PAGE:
Dementia care lacks oversight in Mass., data show
State lags on checks of how nursing homes implement new rules
Massachusetts regulators appear to be falling short in ensuring that nursing homes follow rules designed to improve care for some of their most vulnerable patients, those with dementia, a Globe review shows.
Nursing homes have been notably slow to implement the improvements: Some have not completed the required staff training for dementia care that is required of all nursing homes and was supposed to be finished nearly three months ago, the Globe found in a random check of about one dozen facilities. Meanwhile, at least 40 nursing homes have asked for waivers to complete other upgrades required for facilities that specifically advertise special care for dementia patients, according to state data. And six have been cited for their failures, the state said.
Despite the delays, state regulators are not conducting spot checks for compliance. They are, they say, already busy with routine monitoring of more than 400 nursing homes.
Instead, the state health department said in a statement that its inspectors will review dementia care during their annual visit to each facility, which means some nursing homes may not be checked for compliance for months.
The upgrading process has been slow nearly from the start; the department issued its dementia special care checklist for inspectors in December, nearly a year after the rules were adopted last February.
Arlene Germain, president of Massachusetts Advocates for Nursing Home Reform, said the new rules, once implemented, could substantially improve the lives of nursing home residents. But, she said, “strong oversight and greater nursing home participation are critical to ensure that the law’s benefits are meaningful and widespread.”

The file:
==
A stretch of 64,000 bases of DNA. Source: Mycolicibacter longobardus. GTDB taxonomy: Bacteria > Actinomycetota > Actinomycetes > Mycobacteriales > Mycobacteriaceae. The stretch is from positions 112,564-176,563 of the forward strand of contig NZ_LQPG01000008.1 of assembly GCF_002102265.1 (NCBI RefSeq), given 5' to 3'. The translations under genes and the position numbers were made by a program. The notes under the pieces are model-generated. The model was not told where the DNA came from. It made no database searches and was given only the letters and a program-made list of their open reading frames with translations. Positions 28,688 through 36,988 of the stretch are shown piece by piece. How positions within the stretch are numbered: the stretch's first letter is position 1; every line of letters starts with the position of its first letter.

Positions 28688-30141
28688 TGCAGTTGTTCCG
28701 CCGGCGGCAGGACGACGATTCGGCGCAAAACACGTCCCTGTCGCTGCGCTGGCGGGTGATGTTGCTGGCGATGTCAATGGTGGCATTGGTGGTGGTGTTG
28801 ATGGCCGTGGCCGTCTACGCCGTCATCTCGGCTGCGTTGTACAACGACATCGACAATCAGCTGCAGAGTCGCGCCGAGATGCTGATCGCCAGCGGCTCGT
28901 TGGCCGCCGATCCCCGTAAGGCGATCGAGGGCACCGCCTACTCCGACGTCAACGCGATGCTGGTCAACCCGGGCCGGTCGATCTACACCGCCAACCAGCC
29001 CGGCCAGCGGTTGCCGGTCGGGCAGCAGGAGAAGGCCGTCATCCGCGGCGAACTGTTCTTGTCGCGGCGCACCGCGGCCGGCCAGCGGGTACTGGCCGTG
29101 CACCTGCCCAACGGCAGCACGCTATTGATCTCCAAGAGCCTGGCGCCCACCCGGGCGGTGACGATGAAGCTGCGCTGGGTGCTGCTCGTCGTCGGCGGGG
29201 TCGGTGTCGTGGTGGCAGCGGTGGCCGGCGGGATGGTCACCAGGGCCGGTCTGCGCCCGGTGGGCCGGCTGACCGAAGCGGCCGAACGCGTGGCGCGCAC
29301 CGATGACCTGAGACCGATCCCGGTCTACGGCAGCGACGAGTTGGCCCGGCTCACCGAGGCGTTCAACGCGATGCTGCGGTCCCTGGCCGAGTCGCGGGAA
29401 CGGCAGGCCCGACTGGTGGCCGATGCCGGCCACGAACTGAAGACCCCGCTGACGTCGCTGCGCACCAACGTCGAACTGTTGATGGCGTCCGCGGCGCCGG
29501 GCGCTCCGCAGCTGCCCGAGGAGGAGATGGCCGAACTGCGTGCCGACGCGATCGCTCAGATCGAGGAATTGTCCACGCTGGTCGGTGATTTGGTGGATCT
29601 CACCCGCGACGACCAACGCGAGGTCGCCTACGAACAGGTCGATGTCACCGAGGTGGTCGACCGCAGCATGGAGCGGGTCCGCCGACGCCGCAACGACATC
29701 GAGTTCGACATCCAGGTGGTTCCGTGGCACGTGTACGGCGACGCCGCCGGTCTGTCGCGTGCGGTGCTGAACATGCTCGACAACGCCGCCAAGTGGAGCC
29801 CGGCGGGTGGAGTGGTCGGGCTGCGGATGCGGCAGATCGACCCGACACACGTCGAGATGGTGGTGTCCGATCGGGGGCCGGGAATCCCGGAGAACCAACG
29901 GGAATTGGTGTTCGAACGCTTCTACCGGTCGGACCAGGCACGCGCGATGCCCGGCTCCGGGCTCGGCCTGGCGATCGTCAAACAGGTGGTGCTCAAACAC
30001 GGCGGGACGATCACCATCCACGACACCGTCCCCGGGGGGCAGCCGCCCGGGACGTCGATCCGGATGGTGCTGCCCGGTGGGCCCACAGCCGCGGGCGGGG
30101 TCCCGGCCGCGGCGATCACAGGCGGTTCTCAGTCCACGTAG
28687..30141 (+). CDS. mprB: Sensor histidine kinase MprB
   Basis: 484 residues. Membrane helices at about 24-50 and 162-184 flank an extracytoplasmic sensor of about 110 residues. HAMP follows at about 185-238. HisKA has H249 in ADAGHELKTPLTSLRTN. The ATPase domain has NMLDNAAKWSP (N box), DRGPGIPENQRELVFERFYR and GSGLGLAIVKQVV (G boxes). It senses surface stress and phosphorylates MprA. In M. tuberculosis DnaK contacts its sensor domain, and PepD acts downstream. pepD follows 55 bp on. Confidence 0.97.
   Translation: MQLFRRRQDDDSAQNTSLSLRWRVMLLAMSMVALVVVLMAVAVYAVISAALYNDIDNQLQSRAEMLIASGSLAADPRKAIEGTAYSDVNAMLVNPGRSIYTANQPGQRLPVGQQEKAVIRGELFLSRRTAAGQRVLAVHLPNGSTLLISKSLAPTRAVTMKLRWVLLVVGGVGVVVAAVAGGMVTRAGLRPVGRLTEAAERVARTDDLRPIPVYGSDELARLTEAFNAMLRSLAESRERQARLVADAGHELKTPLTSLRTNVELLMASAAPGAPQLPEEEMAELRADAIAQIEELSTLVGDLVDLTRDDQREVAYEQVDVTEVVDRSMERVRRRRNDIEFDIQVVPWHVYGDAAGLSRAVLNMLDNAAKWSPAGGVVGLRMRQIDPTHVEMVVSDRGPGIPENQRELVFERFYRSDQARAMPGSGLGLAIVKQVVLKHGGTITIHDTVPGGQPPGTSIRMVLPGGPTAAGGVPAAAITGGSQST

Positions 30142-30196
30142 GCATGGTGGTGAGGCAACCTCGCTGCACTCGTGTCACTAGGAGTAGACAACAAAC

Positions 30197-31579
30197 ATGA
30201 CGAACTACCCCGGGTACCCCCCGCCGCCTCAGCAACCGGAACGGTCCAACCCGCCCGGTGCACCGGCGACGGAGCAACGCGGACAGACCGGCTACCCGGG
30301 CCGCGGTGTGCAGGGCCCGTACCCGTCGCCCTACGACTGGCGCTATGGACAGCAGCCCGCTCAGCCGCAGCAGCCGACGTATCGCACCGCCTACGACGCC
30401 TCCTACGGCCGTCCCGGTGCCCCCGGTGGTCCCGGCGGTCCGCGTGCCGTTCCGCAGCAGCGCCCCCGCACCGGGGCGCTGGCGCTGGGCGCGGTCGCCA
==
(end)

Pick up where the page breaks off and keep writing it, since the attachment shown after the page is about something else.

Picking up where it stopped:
Nursing home administrators said they are struggling to comply with the rules because doing so is simply too costly.
Helen Magliozzi, director of regulatory affairs at the Massachusetts Senior Care Association, said many members have spent as much as $30,000 on the required staff training.
“We hear every day from concerned operators about the growing gap in [state] funding for quality nursing home care,” Magliozzi said. “The added cost of training on the Dementia Special Care Unit regulations has certainly added to facilities’ financial burden.”
Those rules, which are in addition to the more general training requirement,were designed to close a loophole that had allowed nursing homes to advertise dementia units without specific training for their workers, specialized activities for residents, or safety measures to prevent residents from wandering.
Massachusetts lagged behind much of the country on mandating such protections. A 2005 federal report noted that 44 states at that time already had requirements governing training, staffing, and security for facilities that provide specialized dementia care.
Under state rules, all licensed nursing homes, even those without a special dementia unit, were required by the end of November to complete dementia-specific training for workers who care for residents.